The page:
Evalyn Ibarra never expected to be an accused killer and experimental prison test subject. A year ago, she was a normal college student. Now she’s been sentenced to a month in the compass room—an advanced prison obstacle course designed by the government to execute justice.
If she survives, the world will know she’s innocent.
Locked up with nine notorious and potentially psychotic criminals, Evalyn must fight the prison and dismantle her past to stay alive. But the system prized for accuracy appears to be killing at random.
She doesn’t plan on making friends.
She doesn’t plan on falling in love, either
*I received a free ARC of The Wicked We Have Done from Penguin via Netgalley in exchange of an honest review*
The Wicked We Have Done is a chilling and mesmerizing story, taking humanity to the very limit of morality and ethics, filled with uneasy friendships and wrapped up in a pretty ugly and messy parcel. The parcel itself is the story, the relationships, the way the characters are forced together, and the sheer terror of their situation. Five young women and five young men, who would possible have been sentenced to death are rather sent to a the Compass Room, where their moral compass is supposed to be assessed by way of illusions and how the triggers make them feel and think. They all have a chip embedded in their brain, and the fact that the Compass Room is still in the late stages of testing, and only 2.5 of the prisoners make it out alive after one month is not as bad for some of them as a life in prison or the death penalty seems.
I found the whole story of The Wicked We Have Done extremely disturbing, both morally and ethically, because I would really not be happy in a society where computer chips and horrible illusions were used to find out whether a person is guilty of their crime or not, or if they may be guilty of their crime but the chances of them resolving future trouble or problems the same way is to be judged. The readers learn bout each of the characters’ supposed crimes one after the other, and while some of them seem to be guilty as charged, others are a little more difficult to understand fully.
Some reviews I have read compared The Wicked We Have Done to Divergent and The Hunger Games, for me, it is deeper than that, and rather made me think of both The Lord of the Flies and 1984, but only for a short moment. To me, this story stands completely on its own, and I enjoyed the way the overall seemed to be an exposé of modern society, and how we need to look more at the morality and the ethics of our choices. It also showed me that it is important to know the whole story before even trying to judge someone else.
Which brings me to another point, I think that a lot of us are very quick to judge other people, even when we know nothing about them, what motivates their actions, or how they justifies something they do as a means to an end, or self-protection. The Wicked We Have Done showed five characters more than the rest, so the readers got to know Evalyn, Casey, Tanner, Valerie and Jace quite well.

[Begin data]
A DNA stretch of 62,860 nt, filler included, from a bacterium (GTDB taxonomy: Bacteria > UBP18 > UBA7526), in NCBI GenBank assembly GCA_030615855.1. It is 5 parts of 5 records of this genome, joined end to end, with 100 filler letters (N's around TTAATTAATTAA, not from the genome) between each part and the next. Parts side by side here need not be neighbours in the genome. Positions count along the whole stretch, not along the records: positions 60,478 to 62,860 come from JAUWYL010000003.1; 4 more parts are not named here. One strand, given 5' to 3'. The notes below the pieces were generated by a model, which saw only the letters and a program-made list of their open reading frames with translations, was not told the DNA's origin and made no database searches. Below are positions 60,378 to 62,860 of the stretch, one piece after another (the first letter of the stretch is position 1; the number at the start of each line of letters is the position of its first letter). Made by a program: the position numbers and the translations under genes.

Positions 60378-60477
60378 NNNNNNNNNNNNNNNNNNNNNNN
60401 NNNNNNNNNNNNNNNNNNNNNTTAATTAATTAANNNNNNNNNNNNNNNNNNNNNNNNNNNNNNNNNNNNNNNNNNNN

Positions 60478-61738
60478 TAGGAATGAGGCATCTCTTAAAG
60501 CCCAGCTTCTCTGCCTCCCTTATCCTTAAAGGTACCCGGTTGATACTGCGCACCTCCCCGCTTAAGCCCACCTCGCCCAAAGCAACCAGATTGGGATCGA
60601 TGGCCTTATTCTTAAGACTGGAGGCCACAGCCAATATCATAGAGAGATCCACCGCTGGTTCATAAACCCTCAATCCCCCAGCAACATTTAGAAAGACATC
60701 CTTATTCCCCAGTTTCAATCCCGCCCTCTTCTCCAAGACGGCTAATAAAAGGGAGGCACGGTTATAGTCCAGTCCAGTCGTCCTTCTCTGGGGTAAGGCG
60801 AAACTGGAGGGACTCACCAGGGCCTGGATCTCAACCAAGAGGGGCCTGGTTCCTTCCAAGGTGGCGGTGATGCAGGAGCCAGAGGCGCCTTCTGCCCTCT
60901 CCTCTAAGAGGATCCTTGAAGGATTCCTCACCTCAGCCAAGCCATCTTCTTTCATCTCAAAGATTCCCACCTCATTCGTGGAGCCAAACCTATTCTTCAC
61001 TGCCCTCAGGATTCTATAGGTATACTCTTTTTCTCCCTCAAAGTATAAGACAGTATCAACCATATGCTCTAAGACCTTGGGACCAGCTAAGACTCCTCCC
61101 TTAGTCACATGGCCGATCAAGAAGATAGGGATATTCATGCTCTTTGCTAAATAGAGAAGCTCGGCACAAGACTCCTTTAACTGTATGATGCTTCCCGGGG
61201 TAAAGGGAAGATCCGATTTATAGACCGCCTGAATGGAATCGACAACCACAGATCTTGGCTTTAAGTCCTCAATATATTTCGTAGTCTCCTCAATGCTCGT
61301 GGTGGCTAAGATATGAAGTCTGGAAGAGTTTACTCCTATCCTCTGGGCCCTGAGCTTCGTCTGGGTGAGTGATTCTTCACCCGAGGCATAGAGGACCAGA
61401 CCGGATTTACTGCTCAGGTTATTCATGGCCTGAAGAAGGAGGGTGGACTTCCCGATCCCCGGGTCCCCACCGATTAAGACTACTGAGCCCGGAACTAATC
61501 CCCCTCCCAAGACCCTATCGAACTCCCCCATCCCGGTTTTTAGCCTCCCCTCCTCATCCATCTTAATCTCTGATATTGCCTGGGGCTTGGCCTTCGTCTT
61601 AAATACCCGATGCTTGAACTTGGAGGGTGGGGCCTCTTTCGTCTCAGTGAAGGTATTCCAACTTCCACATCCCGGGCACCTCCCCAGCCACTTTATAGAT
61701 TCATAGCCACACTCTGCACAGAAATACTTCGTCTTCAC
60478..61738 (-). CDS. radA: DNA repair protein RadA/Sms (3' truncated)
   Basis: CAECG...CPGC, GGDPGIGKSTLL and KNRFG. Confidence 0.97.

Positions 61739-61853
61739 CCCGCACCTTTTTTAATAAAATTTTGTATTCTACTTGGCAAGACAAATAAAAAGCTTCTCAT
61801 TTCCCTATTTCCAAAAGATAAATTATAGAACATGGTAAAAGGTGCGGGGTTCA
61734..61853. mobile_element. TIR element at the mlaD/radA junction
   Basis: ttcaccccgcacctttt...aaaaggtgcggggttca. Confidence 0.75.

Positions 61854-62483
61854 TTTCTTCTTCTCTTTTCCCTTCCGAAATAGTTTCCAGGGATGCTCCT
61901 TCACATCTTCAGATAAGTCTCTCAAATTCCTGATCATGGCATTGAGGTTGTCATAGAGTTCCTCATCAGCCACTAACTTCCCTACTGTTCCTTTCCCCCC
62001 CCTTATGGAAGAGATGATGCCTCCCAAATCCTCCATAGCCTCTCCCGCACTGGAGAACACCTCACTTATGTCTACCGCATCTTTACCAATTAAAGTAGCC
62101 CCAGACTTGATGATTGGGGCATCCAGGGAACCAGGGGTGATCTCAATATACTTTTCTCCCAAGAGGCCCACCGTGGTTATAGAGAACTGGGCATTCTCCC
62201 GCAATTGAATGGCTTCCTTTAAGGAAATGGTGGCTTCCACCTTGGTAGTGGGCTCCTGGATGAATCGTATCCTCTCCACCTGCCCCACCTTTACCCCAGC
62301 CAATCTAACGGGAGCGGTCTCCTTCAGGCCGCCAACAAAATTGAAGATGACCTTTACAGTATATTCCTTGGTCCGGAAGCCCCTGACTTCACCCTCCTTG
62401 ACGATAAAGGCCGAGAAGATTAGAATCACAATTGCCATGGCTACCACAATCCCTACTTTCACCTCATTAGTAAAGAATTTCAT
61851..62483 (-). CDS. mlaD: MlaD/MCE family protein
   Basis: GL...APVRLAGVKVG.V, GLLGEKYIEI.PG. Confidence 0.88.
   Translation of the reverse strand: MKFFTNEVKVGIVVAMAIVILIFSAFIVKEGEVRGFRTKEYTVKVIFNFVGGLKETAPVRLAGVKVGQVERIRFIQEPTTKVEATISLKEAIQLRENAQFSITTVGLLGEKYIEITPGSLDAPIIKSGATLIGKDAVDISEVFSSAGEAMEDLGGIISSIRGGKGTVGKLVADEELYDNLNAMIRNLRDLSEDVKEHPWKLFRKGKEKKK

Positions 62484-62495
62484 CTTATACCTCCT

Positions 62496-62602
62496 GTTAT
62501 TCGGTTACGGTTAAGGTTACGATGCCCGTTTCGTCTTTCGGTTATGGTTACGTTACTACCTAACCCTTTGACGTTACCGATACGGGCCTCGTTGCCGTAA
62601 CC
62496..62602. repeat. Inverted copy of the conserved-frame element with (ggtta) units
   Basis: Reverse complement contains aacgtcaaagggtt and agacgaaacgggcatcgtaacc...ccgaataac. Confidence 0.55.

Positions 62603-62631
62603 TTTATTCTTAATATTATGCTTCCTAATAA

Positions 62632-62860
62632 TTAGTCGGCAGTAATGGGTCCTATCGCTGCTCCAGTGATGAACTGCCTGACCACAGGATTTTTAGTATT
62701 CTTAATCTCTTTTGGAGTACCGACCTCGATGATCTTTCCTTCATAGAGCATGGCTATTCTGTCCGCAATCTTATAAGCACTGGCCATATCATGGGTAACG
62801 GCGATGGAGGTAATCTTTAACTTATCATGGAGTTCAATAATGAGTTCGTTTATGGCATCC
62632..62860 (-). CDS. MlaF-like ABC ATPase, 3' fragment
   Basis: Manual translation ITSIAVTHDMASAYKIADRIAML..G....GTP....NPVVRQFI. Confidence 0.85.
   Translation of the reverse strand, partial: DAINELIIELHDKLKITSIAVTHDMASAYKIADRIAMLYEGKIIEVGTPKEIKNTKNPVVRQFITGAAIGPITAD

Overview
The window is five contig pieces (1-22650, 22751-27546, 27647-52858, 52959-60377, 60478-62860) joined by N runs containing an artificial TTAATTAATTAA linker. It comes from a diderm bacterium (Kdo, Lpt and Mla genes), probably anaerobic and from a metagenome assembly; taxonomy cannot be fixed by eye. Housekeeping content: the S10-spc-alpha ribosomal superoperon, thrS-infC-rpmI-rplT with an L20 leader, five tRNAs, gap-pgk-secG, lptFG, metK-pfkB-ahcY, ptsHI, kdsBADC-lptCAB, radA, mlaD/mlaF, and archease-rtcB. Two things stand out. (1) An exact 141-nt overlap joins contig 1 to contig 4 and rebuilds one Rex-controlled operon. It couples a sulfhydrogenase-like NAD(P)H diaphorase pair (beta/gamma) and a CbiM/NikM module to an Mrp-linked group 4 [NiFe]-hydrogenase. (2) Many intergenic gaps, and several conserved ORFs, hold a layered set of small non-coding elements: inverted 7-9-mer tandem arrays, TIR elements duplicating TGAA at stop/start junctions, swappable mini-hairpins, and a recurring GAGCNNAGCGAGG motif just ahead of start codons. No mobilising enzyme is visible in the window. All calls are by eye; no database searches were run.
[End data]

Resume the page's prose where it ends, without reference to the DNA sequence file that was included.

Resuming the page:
The way the compass room works, and how it is supposed to keep the prisoners on edge is one of the things I found so chilling. It was really as if these people were lab tests, and they were watched and scrutinized throughout their time spent there. The fact that they were also followed through their chips, which read hormonal and emotional changes, made the whole experience quite horrifying. However, to be able to think of the ethics of this, and to maybe also put that in comparison with prisons and the inmates, is something that needs to be done, at least where I live.
Evalyn quickly showed that she cared a lot about other people, which didn’t make sense at all at the beginning of The Wicked We Have Done. She was in prison for a terrorist shooting, where she was the only of the several shooters who survived. However, as the story unfolds, what happened that day becomes clearer, and while Evalyn seems to be able to redeem herself, and is truly growing a lot as a character, there is always a doubt as to who she really is and what she is capable of.
The side characters in The Wicked We Have Done that are a part of the story are pretty well fleshed out, and especially Valerie and Jace made things interesting. Both of them seemed so different at the start, Valerie hard, tough, and ready to do anything to defend herself, while Jace was afraid of everybody, and thought she really deserved to die. Their relationship was slowly unfolding, and they really intrigued me.
I am looking forward to the next book in the Chaos Theory series, because I want to know more about the scientists behind the compass room project, they seem to be very cold and calculating. And while in some ways I can understand the reasoning behind the project and how it happens completely, in other ways, it is so inhumane and filled me with as much despair as the fact that the characters I grew to really enjoy were essentially all killers – and there was no reason at all for me to root for them – even if I really did. So, now I can only recommend The Wicked We Have Done to you as well.
She paused when she was halfway inside. “By the way, tell Liam to try and avoid conversations with Nick that even have the slightest chance of leading to chaos theory. He’s obsessed with it. And it’s annoying.”
I knew hope was futile though. Hope for what? That before I leave, the government will decide to listen to the hippies and this will all disappear? When had the government ever listened to the hippies?
A human mind isn’t simple enough to be damned by a machine. And I will prove it. Somehow.